Chicago Bears head coach Matt Nagy spoke to the media from Halas Hall Monday afternoon, and he spent the great majority of his time answering questions about his starting quarterback, Mitchell Trubisky. In a move that surprised and baffled many, including commentators Cris Collinsworth and Al Michaels, Nagy pulled Trubisky late in the fourth quarter against their Sunday night game against the Los Angeles Rams.
People were baffled largely because Trubisky didn’t appear to be injured–he didn’t visit the medical tent or have trainers hovering over him–he stood looking dejected on the sidelines. There was also a moment when Nagy huddled close to his quarterback while holding up his play sheet over his mouth to cover what he was saying, and some speculated that Nagy could have been voicing words of encouragement after just benching his team’s second overall pick. But Nagy said after the game and again on Monday that he didn’t bench Trubisky. He said his quarterback suffered a hip injury, which Trubisky confirmed post game.
Mitchell Trubisky Suffers Hip Pointer: What’s His Status for Sunday vs Giants?
Nagy told the media on Monday that Trubisky’s injury is a right hip pointer, and he mentioned that Trubisky suffered the injury on a sack towards the end of the second quarter. He said that initially, Trubisky seemed good to go, but as the second half of the game progressed, “Over time…it became stiff and tighter and tighter.” Nagy noted that Trubisky’s pain level was increasing, and it was starting to affect his throws and follow through: “We wanted to be careful of it affecting his play,” he said. “He wasn’t really able to step into things.”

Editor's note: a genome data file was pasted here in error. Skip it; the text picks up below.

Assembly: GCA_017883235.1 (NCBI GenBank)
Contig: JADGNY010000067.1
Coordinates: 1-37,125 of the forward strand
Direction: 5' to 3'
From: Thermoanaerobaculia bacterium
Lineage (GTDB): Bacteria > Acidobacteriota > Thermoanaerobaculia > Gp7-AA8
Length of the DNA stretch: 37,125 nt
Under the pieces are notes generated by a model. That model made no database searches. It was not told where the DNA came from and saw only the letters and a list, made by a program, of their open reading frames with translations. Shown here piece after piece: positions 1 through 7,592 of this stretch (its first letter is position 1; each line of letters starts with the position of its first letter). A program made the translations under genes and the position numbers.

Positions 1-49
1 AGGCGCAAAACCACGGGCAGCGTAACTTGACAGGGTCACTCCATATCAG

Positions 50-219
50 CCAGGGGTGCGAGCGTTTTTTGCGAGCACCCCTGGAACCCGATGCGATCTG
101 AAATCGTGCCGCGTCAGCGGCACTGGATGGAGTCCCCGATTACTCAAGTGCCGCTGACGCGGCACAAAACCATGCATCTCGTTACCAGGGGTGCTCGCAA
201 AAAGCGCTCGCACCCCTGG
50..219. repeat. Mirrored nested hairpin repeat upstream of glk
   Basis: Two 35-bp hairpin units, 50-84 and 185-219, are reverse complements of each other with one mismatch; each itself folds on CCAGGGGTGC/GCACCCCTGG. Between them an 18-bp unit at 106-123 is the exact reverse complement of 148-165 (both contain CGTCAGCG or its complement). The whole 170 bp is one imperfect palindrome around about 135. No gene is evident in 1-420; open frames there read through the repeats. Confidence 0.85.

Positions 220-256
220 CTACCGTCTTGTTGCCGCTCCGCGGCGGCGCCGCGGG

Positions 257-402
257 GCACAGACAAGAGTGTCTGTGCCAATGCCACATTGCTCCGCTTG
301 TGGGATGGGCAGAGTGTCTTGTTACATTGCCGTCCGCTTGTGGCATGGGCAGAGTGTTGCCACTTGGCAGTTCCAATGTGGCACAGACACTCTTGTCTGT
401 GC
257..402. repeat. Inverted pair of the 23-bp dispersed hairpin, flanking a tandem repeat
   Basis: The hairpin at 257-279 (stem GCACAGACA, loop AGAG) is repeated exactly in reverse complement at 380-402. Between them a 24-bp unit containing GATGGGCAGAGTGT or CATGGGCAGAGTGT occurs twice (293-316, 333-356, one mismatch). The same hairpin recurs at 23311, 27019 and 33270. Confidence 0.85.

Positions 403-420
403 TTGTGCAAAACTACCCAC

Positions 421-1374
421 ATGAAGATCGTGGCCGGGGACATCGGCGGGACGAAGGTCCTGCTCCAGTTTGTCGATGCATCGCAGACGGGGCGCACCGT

Nagy also noted that Trubisky wasn’t able to sit on the bench, which could seemingly explain why he was standing on the sidelines. Their close huddle covered by the play sheet was about him asking Trubisky to be real and honest about whether the hip injury was altering his abilities, Nagy said, calling it “a very real conversation.” Nagy also noted that he wanted Trubisky to know that he still supported him fully.
Will Trubisky be ready to go next Sunday when the Bears host the New York Giants? “We’re working through that,” Nagy said, refusing to commit either way. Trubisky seemed to leave the game with a noticeable limp, but the injury didn’t appear too serious. Sports medical analyst Dr. David J. Chao said that while Trubisky may have been hurt and experiencing pain or discomfort, he may not be seriously injured:
While Chao has not examined Trubisky, his track record of analyzing and diagnosing player injuries is excellent.
When asked if he thought Trubisky would benefit emotionally and physically from sitting for awhile, Nagy was quick to shoot that idea down, noting that Trubisky was absolutely the starter moving forward if he’s healthy.
It’s still unknown as to whether Trubisky will miss any time, but right now, with as chaotic as things are within the Bears franchise, anything seems possible.